Brian, I don't recall precisely, but I think your Allen-Gabriel question can be answered pretty simply.....Gabriel from 67-70 or so was one of the top qb's in the NFL...LA would have needed a "boatload" of stuff to part with their MVP and franchise face (anachronism) qb....Sonny Jurgensen is a HoFer as Allen appears in Wash, gets hurt, and George picks up Blue Collar Billy who had years of gutsy leadership in N'awlins.....don't know about that ethnic thing, would have to research a bit deeperReplyDelete
If I am not mistaken Jim, Gabriel and Flores were the only latino/ethnic QBs in pro football at that time ... The Rams have Gabriel battling number one draft picks in Baker and Munson. Why would Reeves take that many QBs, especially with Gabriels size and arm strength ? Did he want insurance just in case ?ReplyDelete
Baker and Munson couldnt do anything for the team however.
Only when Allen took over did Gabriel finally establish himself but then signed with the AFL Raiders, which not only forced an NFL Capitulation/Merger but may have rankled Allen and Reeves as well, but Gabriel had a phenomenal 1967 season that may have soothed tensions.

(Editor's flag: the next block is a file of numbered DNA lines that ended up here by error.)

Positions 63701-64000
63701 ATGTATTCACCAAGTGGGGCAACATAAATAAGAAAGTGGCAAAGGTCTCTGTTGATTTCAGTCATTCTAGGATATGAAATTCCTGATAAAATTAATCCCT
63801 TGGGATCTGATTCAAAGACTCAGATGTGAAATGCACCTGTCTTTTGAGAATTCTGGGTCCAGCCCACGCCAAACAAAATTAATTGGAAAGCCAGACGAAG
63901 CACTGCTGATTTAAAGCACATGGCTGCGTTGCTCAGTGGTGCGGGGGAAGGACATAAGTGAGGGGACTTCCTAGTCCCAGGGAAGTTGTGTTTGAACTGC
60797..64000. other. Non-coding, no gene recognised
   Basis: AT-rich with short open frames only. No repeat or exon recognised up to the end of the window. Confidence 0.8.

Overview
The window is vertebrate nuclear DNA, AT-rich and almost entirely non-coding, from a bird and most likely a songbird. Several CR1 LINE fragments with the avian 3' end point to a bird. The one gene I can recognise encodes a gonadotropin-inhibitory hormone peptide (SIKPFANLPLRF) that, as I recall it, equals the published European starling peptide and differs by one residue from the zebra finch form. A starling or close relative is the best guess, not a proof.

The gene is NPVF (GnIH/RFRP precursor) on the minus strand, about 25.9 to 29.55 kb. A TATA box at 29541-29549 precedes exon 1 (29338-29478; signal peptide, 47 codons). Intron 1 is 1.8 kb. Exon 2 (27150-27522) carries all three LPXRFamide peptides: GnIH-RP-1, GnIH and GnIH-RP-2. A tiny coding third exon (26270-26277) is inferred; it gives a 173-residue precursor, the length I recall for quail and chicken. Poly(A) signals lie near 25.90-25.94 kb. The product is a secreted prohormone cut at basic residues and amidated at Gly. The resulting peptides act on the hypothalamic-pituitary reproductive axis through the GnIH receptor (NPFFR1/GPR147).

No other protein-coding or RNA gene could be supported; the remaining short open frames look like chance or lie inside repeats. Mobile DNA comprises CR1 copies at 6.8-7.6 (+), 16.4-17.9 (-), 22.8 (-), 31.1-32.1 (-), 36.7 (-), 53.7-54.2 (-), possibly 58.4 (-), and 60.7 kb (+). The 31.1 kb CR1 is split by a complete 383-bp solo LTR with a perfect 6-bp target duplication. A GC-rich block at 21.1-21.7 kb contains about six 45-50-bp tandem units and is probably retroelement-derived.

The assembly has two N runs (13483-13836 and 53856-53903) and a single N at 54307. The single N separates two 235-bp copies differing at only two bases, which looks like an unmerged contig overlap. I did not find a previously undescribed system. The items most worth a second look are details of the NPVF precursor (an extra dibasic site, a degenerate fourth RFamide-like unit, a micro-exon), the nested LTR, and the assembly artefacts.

Gabriel might have been too expensive but Allen may have just believed more in Kilmer. With that Redskin offence though, I would have went after Gabriel.
Kilmer was good however, and his win over Dallas in the NFC Championship will always be a significant win in Redskin lore ...
I worded it wrong; the AFL signings of Gabriel, Brodie and the sums GB paid for RBs Anderson and Grabowski, helped FORCE an NFL capitulation/merger with the AFL ... I believe the AFL WON but Lamar Hunt was shrewed enough to "negotiate" the allowance of Pete Rozelle to remain commissioner of both leagues and have the AFL pay an "indemnity" to make the press feel like the NFL got the better end of the "war" ... If my feelings and interpretation of this merger is wrong Coach Troup, please correct me ...ReplyDelete
Remember, Al Davis the acting AFL Commissioner and Sonny Werblin the Jets owner and liason to NBC wanted both leagues separate and equal, but Hunt knew that the NFL was better established, especially under Rozelle and was willing to bring the AFL teams behind their shield, even though The AFL owners along with Werblin's NBC influence, had deeper pockets.ReplyDelete
I also believe that Hunt knew that with Rozelle and Art Modell negotitiating with the networks on every teams behalf, future deals would be more lucrative with a merger, than separate leagues but that is debatable.
I would've thought the lowest point in Rams history was any game they started Pat Haden at QB.ReplyDelete
No, the worst QBing in Rams history goes to Pastorini in 1981. 5 starts and an AV in Pro-Football-Reference of -6, how is that even possible? 2 TDs and 14 INTs would be a start!Delete
Does TJ have an idea of how often those Rams teams used the "Settlement & Outpost" formation with Terry Baker?ReplyDelete